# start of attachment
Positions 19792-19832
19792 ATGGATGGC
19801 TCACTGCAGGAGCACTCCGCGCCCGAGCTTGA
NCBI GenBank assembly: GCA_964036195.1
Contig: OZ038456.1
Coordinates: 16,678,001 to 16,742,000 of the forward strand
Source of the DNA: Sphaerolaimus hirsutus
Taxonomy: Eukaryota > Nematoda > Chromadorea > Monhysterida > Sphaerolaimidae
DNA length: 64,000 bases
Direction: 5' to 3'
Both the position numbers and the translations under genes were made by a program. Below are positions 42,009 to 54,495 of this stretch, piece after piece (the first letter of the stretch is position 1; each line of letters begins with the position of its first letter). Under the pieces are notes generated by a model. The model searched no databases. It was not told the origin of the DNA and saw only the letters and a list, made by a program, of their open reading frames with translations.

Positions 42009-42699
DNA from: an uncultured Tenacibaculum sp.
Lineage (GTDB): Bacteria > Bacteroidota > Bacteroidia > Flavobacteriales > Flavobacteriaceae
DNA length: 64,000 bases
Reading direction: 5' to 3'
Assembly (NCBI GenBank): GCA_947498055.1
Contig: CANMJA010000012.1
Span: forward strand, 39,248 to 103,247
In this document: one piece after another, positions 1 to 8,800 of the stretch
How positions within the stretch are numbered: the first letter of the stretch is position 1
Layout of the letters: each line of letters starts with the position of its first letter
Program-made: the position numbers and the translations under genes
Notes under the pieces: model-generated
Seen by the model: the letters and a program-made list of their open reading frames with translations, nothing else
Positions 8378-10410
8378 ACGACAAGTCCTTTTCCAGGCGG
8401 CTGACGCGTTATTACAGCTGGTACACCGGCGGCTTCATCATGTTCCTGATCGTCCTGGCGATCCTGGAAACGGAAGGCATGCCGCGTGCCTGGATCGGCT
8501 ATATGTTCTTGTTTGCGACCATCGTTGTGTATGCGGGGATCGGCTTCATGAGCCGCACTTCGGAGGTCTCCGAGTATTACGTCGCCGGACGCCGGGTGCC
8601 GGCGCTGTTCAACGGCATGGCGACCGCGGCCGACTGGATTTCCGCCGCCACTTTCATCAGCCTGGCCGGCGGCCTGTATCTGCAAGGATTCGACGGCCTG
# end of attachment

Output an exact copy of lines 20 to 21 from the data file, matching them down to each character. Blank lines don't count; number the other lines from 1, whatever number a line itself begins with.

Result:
In this document: one piece after another, positions 1 to 8,800 of the stretch
How positions within the stretch are numbered: the first letter of the stretch is position 1